Heparan sulfates (HS) are glycosaminoglycans of the extracellular matrices and characterized by complex modification patterns owing to sulfations, epimerization, and acetylation. Distinct HS modification patterns have been shown to modulate protein-protein interactions during development in general and of the nervous system in particular. This has led to the heparan sulfate code hypothesis, which posits that specifically modified HS epitopes are distributed in a tissue and cell-specific fashion to orchestrate neural circuit formation. Whether an HS code exists in vivo, how specific or how evolutionarily conserved the anatomical distribution of an HS code may be has remained unknown. Here we conduct a systematic comparison of HS modification patterns in the nematode Caenorhabditis elegans using transgenic expression of 33 different HS-specific single chain variable fragment antibodies. We find that some HS modification patterns are widely distributed in the nervous system. In contrast, other HS modification patterns appear highly cell-specific in both non-neuronal and neuronal cells. Some patterns can be as restricted in their localization as to single neurites or synaptic connections between two neurons. This restricted anatomical localization of specific HS patterns can be evolutionarily conserved over a span of 80-100 million years in the divergent nematode species Caenorhabditis briggsae suggesting structural and, possibly functional conservation of glycosaminoglycan structures similar to proteins. These findings suggest a HS code with subcellularly localized, unique glycan identities in the nervous system.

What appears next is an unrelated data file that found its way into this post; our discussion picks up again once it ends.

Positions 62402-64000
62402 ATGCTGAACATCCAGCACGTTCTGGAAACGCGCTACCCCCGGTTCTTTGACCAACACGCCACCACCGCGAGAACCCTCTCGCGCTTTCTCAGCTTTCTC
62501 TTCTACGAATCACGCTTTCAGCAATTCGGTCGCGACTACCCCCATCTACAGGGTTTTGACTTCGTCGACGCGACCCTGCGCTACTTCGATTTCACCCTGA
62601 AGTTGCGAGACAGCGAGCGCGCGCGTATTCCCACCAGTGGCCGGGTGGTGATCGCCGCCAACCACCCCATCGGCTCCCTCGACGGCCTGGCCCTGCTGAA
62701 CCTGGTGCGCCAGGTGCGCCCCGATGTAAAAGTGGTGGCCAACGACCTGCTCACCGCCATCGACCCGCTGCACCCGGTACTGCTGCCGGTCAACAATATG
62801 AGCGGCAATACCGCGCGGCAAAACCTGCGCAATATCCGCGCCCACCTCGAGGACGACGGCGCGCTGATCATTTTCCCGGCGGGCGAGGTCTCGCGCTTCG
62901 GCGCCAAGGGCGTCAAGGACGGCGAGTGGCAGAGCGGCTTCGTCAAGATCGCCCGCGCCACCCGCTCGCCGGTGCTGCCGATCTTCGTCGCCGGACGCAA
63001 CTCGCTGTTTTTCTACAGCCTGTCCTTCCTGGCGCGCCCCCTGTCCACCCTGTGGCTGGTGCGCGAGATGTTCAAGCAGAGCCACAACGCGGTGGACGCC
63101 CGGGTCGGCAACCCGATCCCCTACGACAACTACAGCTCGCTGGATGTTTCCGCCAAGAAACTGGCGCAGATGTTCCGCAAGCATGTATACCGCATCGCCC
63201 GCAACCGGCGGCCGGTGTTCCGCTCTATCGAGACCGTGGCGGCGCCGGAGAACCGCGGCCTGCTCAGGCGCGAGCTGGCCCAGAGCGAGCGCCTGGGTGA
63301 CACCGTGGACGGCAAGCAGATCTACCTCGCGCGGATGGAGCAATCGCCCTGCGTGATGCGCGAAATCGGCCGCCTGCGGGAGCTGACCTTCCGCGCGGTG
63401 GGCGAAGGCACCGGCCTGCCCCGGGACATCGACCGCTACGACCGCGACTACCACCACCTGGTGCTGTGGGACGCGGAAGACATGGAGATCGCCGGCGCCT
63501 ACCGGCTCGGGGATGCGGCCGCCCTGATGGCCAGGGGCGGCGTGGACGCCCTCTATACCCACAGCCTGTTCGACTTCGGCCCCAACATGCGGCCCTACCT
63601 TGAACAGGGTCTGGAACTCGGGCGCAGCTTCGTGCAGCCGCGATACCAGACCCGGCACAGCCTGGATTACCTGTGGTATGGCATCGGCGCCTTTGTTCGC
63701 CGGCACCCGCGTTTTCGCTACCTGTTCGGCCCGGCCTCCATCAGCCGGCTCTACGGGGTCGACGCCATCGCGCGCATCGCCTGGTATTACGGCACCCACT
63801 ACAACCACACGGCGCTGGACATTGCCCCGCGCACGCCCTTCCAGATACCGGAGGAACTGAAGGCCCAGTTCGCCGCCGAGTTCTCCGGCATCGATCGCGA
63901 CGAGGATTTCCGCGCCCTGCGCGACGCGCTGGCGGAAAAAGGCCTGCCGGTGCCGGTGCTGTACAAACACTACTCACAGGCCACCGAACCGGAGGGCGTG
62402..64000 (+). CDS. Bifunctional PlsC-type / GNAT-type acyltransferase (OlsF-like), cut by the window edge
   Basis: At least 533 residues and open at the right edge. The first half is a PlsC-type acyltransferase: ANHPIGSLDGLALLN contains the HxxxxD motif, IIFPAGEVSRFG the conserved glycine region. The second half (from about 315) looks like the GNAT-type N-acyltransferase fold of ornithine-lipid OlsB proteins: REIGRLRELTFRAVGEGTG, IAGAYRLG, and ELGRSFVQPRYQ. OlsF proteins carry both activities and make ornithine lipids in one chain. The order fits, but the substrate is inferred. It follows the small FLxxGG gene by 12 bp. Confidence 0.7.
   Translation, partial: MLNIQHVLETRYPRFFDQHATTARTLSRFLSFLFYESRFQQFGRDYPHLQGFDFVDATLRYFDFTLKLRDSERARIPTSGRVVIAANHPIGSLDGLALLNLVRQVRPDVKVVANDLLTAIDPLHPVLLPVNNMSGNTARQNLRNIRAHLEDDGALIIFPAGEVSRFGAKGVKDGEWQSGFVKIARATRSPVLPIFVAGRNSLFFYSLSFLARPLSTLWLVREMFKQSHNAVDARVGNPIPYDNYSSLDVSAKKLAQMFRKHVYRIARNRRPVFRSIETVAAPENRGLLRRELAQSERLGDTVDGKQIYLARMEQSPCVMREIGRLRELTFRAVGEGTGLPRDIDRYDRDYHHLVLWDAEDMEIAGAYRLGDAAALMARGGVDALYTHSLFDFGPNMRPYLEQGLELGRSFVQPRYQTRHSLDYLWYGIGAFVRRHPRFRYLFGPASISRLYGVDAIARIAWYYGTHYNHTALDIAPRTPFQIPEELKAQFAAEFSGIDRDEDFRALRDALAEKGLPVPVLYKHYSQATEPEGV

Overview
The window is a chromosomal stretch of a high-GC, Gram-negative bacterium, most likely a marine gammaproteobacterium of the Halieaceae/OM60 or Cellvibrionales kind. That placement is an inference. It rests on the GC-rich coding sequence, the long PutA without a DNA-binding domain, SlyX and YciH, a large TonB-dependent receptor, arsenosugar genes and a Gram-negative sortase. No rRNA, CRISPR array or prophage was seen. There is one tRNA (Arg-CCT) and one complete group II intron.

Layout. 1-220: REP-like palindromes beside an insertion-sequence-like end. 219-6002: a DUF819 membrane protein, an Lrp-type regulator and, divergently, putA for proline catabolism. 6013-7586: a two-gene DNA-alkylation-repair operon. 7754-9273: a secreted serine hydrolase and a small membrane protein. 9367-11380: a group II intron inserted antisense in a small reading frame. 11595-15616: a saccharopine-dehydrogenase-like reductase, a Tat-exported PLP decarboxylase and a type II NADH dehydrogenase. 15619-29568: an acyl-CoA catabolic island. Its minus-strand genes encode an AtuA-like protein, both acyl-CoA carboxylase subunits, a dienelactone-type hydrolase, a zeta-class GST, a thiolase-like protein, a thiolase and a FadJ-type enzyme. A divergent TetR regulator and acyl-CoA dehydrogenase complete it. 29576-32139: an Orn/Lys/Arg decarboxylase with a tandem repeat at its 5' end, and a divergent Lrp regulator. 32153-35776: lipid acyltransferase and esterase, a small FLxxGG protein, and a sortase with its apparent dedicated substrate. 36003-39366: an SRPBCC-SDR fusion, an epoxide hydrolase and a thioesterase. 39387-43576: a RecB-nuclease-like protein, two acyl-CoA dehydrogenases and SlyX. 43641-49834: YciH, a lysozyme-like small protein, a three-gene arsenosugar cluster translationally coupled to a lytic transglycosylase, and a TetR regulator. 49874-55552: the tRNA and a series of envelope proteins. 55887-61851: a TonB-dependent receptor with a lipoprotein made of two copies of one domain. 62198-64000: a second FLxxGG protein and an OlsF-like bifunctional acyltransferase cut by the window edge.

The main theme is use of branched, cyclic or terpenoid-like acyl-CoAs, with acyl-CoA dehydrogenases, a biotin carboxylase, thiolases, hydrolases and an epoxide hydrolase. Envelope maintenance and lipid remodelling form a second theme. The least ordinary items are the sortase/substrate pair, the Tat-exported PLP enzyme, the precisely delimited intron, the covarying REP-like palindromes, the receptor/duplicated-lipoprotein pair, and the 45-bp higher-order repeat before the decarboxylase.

- Caenorhabditis elegans
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